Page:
Retail as we know it is experiencing a seismic shift.
2018 has been recognised as a particularly harsh year for businesses and the future of 2019 looks bleak.
Whilst employment levels are at their highest since ONS records began, the number of retail employees dropped 2.4% year-on-year in the first three months of 2019.
Technology is transforming the retail industry beyond recognition and demographic change continues to have a profound effect. Organisations are making huge adjustments to the way they do business and this includes HR departments too.
Millennials are already the largest segment in the workforce and are expected to make up 50% by 2020.
They’re famously depicted by Simon Sinek as having ‘unrealistic expectations in the workplace by being given everything for nothing growing up’.
When it comes to competing for talent, the needs, desires, and attitudes of this unique generation cannot be ignored.
From getting the right fit of candidate culturally to using emerging technologies to your advantage and all the social and environmental issues in between, this post explores the innovative ideas retailers are implementing to achieve a successful and relevant recruitment strategy.
Despite having a bad rep, the set of characteristics millennials possess is largely down to the world and culture they grew up in.
With access to laptops and smartphones at a very young age, using technology is second nature to them and its use will increase up to 32% in the workplace from where it is now.
Family is prioritised over work, with a third saying work-life balance was most important when picking a job according to a survey by YouGov.
The same survey found that with a fifth expecting to have up to ten roles during their lifetime which is miles apart from the previous generation’s “job for life” mentality.
They are confident, ambitious and achievement-oriented, seek out challenging and meaningful work and believe business’ have a duty to become involved in improving society.
“These cohorts feel business leaders have placed too high a premium on their companies’ agendas without considering their contributions to society at large. Businesses need to identify ways in which they can positively impact the communities they work in and focus on issues like diversity, inclusion, and flexibility if they want to earn the trust and loyalty of millennial and Gen Z workers.” Punit Renjen, Deloitte Global CEO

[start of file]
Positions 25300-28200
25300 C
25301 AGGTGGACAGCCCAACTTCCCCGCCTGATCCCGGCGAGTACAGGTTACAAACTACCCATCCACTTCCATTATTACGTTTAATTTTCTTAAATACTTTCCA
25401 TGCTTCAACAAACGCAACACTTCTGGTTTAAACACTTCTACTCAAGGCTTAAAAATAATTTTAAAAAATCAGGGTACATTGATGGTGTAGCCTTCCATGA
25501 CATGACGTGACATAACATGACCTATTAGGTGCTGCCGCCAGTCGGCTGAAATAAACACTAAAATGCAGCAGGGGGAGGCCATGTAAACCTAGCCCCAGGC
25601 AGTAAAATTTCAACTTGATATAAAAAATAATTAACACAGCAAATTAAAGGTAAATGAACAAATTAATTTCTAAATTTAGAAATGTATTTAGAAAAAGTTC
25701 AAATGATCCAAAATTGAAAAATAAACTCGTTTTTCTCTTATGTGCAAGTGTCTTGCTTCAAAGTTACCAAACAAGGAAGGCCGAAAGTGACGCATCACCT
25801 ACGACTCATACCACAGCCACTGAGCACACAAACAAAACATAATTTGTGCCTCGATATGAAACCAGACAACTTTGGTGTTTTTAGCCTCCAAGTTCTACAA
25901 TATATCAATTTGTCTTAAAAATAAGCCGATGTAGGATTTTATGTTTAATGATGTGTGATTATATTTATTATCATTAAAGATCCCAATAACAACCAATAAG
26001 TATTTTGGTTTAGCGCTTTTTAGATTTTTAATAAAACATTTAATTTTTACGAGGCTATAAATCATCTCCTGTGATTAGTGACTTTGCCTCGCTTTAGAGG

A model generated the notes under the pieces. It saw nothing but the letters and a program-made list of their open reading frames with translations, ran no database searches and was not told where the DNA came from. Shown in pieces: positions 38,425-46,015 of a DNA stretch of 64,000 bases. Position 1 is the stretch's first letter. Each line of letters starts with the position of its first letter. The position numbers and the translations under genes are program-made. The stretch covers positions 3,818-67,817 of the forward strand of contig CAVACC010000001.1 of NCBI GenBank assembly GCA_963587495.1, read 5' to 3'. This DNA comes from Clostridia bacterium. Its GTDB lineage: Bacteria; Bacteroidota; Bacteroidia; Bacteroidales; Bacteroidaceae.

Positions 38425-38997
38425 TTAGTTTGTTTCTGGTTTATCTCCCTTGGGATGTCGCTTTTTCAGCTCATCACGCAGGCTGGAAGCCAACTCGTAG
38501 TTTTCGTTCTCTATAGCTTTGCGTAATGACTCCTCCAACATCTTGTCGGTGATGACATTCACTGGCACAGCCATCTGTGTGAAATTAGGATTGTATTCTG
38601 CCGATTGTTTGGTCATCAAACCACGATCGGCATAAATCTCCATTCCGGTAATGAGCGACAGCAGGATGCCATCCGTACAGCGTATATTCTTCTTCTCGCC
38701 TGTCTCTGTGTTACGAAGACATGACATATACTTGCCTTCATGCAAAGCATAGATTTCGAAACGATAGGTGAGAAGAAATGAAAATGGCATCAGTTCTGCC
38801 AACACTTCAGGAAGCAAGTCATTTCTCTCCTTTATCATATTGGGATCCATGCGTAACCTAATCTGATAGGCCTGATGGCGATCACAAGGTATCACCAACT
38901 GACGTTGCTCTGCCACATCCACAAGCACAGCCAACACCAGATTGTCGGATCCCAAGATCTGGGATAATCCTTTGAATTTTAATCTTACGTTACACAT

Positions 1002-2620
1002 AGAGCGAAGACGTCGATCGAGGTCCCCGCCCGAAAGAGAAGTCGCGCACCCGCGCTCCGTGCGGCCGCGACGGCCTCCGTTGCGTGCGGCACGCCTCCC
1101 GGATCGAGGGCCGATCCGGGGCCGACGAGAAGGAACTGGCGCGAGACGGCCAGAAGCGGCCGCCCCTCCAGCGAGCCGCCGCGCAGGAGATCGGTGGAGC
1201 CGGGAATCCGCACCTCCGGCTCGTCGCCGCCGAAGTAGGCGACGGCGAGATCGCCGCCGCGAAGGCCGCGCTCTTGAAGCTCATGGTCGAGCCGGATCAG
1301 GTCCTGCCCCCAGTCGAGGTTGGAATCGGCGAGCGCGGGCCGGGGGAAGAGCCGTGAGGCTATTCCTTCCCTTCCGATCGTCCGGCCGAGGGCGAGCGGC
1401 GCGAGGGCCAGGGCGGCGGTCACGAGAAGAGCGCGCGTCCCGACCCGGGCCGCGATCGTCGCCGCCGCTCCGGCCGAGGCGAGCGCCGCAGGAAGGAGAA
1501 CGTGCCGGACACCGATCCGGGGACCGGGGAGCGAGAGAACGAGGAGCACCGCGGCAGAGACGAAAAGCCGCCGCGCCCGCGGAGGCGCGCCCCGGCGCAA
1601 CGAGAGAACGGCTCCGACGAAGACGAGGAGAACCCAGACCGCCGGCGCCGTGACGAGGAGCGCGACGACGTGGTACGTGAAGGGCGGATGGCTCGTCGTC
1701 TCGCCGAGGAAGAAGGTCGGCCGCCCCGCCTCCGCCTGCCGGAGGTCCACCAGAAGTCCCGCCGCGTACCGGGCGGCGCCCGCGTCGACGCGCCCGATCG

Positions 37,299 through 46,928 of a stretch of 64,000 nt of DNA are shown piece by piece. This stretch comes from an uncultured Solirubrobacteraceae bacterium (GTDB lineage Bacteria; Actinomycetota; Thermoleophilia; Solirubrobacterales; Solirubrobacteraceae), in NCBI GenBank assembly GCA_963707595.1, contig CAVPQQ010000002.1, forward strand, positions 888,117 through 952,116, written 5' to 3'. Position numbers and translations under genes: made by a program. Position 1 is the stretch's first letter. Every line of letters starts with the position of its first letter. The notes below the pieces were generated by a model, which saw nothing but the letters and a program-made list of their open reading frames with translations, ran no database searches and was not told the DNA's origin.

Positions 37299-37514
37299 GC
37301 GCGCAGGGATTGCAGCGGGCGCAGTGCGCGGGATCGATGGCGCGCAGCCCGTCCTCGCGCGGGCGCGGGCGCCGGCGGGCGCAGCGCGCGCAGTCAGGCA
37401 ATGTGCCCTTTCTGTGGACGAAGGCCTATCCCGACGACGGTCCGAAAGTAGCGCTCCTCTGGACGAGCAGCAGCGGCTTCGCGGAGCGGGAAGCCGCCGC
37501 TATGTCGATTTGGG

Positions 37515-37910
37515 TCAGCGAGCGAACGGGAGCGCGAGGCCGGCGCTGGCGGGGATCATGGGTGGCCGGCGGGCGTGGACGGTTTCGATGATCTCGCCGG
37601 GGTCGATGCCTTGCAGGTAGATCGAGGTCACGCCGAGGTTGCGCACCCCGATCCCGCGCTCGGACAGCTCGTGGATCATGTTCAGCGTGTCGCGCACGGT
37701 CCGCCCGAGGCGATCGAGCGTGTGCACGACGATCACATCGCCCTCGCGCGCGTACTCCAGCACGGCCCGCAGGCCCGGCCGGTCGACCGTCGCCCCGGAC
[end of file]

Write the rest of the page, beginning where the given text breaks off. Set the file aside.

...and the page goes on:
Getting to Know You
Hire the right person.
It seems simple enough, but time and time again companies hire too quickly out of desperation.
They hire based on skill and not on character, and if the person they end up with is not right for the job, they’re likely to either quit or be fired, which costs organisations more time and money (approximately £11,000 to replace each employee) in the long run.
Jeff Bezos, founder, and CEO of the world’s largest retailer Amazon explained “I’d rather interview 50 people and not hire anyone than hire the wrong person,” Inside the Mind of Jeff Bezos
Find someone who is aligned with the mission, vision, and values of the company.
Someone who has a real investment in the company.
More and more retailers are taking a leaf out of the hospitality book and offering ‘test run shifts’ to candidates.
This gives an insight into not only what happens in the head office, on the shop floor but even in the stockroom, so they can get a real sense of working life there, the brand and its culture, rather than the corporately generated view.
Hive’s customers partner River Island offer industrial placements, its own apprenticeship program and work experience in a variety of roles and encourages candidates to ‘join the family’.
This allows employers to see if they are a good fit culturally, which in turn, leads to the most successful hires – Robert Half
Let’s get digital
Millennials do just about everything on their smartphones.
Snagajob’s recent ‘State of the Hourly Worker’ survey found 82% of hourly workers will now actually look for jobs on their mobiles.
Instagram and Snapchat are being used to showcase ‘great places to work’ and companies are using social channels to reach an audience that may not have visited their website.
Employee generated content is becoming more impactful and L’Oreal is now encouraging its staff to use the hashtag #lifeatloreal to showcase the culture of the organisation.
Missguided have also just announced that Channel 4 will be filming Inside Missguided – ‘an unfiltered insight into the madness, hustle, and passion of working for the brand.’
The thinking is that this kind of transparency will help with not only recruiting new people but retaining people too.
Putting all the perks of the job front and centre is an incredibly simple but effective tactic, one that big names like Oracle, Google, Deloitte have also adopted.
Artificial Intelligence (AI) is taking the world by storm, especially in retail.
Innovative retailers are beginning to come up with ways to use AI to combat their most prominent HR challenges.
This new technology can be used to streamline and automate repetitive, high-volume tasks within the recruitment process.
Chatbots can keep candidates engaged as they are available 24/7 to answer questions, schedule and perform basic interviews, send out confirmation emails, etc.